Having made several voyages from Portugal down the west coast of
Africa, Bartholomeu Dias was recognized as one of the most knowledgeable
of the Portuguese explorers on the subject of the waters off of the Dark Continent
when, in August of 1487, he was tapped by the Crown to open a trans-African
trade route to India.
Six months after starting out, he made history by landing on the southeast
coast of Africa -- the first European to do so. It seemed that he was well on
his way to fulfilling his charter, but after making more progress, the crew of
his two ships, not only losing faith but also having lost their separate supply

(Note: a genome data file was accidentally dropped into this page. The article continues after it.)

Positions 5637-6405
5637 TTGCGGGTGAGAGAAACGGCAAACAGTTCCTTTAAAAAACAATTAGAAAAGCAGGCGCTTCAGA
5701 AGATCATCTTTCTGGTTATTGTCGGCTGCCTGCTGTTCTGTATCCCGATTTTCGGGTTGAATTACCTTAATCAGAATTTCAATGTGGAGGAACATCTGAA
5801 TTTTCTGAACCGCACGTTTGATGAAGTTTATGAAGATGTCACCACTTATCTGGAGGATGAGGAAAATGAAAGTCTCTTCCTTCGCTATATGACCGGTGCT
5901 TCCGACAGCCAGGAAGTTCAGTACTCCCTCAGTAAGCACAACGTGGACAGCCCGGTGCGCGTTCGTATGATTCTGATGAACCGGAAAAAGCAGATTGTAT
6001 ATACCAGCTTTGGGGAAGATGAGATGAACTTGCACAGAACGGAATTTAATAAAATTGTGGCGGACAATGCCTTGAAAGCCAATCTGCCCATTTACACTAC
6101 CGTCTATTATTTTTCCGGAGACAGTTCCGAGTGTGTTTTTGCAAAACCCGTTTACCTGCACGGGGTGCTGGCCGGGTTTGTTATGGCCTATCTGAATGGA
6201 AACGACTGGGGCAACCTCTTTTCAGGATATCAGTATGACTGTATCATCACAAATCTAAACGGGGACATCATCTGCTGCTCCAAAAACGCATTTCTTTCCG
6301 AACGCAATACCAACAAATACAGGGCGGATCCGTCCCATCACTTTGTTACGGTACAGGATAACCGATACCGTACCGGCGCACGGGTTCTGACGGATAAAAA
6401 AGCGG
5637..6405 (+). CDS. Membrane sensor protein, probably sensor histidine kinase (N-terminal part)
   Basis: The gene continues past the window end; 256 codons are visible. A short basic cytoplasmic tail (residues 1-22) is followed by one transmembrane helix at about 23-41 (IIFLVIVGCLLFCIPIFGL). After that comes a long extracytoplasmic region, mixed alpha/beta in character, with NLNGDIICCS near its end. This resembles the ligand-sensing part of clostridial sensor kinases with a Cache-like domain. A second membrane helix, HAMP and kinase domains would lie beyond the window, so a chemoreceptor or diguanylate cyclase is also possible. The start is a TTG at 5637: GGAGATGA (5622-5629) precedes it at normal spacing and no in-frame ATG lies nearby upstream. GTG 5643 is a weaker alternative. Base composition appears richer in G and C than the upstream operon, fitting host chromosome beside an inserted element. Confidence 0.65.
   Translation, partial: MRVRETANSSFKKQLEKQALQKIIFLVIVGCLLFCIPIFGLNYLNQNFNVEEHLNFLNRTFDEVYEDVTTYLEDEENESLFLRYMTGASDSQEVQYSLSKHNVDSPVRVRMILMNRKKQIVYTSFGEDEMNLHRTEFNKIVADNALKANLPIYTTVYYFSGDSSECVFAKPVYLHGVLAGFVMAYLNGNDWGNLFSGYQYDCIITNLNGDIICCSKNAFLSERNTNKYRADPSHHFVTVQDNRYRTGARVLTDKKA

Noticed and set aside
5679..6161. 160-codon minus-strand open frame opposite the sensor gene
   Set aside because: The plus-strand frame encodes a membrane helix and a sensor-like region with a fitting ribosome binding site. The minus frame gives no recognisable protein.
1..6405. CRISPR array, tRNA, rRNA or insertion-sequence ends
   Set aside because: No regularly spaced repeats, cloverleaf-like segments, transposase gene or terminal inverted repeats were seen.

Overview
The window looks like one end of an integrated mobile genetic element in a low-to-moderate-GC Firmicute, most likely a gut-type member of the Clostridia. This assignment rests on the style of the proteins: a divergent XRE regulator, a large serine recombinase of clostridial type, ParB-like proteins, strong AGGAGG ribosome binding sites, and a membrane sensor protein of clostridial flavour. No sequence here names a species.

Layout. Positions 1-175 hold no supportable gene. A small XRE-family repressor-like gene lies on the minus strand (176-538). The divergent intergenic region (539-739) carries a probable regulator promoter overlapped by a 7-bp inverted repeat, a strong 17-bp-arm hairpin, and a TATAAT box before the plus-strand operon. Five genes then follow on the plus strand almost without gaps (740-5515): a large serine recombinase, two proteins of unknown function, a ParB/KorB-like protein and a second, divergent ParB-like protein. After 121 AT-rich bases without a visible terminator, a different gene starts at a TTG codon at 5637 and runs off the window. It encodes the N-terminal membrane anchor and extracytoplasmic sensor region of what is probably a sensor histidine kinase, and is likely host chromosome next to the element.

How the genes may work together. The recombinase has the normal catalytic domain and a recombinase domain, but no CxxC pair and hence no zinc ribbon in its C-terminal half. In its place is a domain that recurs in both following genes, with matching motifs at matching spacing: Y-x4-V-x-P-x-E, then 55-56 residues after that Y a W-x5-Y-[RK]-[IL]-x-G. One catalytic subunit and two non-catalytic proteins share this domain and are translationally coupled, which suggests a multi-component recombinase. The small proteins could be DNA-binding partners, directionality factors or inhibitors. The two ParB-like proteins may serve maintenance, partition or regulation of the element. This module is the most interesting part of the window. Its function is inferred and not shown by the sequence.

ship, encouraged Dias to turn back prematurely, leaving a spot in
the history books open for Vasco da Gama to reach India and lay the foundation
for trade some 10 years later.
Upon his return to Lisbon in December of 1488, he reported to the court and
to the public the details of his journey. In the audience, paying close attention, and furiously taking notes, was another accomplished seaman, from Genoa, Italy,
by the name of Cristoforo Colombo.